the Bugatti T51 Dubos, like the Mercedes a race-proven chassis bodied with a road going bodywork but
comparing with the proportions of the Erdmann & Rossi design the “baby-Atlantique” certainly looked more
refined and elegant. The smaller engine resulting in a shorter front certainly helped the designer compared to
the Mercedes and the car from the Nethercutt Collection in Sylmar north of LA did not only convince the
public but also the judges not only winning its class but at the end also the Best of Show in the pre-war
category. Nethercutt had not only one of its gems from the collection presented but also the Packard 1108
LeBaron Phaeton “Hussy” whose color inspired a make-up line in Nethercutt’s cosmetic company. The
Packard 1108 is the only American car to win the Pebble Beach Concours in the last ten years when Joseph
Cassini took the crown in 2013 but to Las Vegas he brought his 1931 Stutz DV32 Convertible Victoria by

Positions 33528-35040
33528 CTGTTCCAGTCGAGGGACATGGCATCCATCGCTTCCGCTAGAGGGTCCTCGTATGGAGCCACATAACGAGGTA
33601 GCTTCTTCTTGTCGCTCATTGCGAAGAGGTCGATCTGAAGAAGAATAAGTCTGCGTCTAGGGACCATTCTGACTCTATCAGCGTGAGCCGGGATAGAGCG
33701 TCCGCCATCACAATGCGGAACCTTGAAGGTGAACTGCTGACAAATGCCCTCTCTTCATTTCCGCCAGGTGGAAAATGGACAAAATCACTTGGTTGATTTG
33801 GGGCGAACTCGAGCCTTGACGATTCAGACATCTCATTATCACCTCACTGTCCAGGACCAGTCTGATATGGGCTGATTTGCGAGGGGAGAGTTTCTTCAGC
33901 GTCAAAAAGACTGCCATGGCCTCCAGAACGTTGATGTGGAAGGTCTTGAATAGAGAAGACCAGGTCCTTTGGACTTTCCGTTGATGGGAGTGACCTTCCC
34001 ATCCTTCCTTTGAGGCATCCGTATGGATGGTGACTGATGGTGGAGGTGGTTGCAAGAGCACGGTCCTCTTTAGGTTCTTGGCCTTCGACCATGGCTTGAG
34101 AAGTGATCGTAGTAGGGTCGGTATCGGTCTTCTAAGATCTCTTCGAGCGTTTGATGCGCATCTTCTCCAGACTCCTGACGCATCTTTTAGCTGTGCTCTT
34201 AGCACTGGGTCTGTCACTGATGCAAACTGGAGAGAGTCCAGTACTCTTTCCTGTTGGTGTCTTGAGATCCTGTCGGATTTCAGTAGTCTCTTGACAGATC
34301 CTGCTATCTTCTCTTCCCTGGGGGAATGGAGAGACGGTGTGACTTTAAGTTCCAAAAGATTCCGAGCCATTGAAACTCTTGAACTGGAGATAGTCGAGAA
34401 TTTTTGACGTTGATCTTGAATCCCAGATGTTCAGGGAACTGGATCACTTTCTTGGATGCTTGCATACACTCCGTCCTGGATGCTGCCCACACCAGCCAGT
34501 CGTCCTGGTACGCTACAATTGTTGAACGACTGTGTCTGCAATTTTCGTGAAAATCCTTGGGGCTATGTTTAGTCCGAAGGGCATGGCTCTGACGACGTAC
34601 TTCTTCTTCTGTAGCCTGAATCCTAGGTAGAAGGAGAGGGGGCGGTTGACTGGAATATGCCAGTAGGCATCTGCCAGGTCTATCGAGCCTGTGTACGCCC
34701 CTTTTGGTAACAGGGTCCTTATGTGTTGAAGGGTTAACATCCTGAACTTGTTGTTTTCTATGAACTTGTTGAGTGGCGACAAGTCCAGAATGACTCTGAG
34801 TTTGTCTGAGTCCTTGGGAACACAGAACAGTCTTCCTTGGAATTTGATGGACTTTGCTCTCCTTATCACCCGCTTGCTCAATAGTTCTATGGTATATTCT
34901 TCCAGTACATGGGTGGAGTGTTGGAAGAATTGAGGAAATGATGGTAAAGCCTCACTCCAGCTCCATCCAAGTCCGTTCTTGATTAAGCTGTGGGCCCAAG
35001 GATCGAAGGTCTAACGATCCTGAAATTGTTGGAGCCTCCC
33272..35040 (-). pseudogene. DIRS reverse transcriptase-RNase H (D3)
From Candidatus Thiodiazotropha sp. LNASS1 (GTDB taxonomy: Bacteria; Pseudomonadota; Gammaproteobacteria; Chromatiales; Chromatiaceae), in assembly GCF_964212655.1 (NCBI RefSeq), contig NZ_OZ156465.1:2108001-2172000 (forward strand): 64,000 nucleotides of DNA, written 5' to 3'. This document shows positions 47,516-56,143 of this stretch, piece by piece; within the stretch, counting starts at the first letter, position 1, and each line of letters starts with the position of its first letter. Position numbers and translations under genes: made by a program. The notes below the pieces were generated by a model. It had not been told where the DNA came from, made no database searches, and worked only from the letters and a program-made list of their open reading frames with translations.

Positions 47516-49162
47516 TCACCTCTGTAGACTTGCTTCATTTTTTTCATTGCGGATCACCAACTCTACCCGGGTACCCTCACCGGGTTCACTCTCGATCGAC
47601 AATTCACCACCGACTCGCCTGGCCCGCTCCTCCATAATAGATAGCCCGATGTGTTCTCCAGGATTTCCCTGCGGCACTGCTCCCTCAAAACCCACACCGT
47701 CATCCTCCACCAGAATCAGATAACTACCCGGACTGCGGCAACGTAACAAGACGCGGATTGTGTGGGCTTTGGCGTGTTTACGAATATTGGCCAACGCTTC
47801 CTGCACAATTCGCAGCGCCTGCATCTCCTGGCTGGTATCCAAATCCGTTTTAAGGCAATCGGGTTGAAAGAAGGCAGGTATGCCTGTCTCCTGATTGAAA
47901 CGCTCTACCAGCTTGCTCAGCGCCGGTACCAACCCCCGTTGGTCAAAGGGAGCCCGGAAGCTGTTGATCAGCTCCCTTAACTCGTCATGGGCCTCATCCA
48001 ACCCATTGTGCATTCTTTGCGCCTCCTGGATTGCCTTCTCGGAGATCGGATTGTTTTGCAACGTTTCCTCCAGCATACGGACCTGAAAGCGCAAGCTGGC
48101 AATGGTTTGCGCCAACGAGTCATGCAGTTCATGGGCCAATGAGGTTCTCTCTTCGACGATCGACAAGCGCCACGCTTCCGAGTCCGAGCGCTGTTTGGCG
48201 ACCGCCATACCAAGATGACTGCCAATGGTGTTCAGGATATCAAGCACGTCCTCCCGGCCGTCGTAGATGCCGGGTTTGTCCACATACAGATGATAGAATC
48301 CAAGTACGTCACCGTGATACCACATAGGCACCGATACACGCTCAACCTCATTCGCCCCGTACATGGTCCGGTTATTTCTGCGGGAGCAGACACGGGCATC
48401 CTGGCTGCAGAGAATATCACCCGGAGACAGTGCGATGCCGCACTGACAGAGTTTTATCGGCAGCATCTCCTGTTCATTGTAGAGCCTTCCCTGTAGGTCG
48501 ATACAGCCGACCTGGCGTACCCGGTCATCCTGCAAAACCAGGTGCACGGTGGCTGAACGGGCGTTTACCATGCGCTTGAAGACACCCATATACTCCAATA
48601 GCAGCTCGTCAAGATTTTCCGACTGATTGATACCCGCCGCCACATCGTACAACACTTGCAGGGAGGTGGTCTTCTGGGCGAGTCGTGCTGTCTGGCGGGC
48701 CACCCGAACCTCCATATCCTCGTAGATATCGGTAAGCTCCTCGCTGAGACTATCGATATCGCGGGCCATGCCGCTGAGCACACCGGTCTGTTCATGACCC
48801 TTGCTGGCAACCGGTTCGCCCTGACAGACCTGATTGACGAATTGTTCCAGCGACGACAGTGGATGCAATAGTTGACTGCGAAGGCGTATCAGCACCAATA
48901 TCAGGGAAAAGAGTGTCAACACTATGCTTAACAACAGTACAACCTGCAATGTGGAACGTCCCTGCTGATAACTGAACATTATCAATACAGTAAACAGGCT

LeBaron that won the Quail Lodge Motorsport Gathering earlier in August. The Stutz did not only win its
class but was also runner-up in the pre-war category for BoS.
This leads us to the post-war cars. After the more traditional classes in the earlier year the selection of
classes now spread out more into details with two classes for Chevrolet Corvette and one for Pony/Muscle
cars or car from the “Rat Pack” era including the ex-Sinatra Dual Ghia introducing some local history of Las
Vegas into the concours. Those more specific American classes are very popular on these shows as more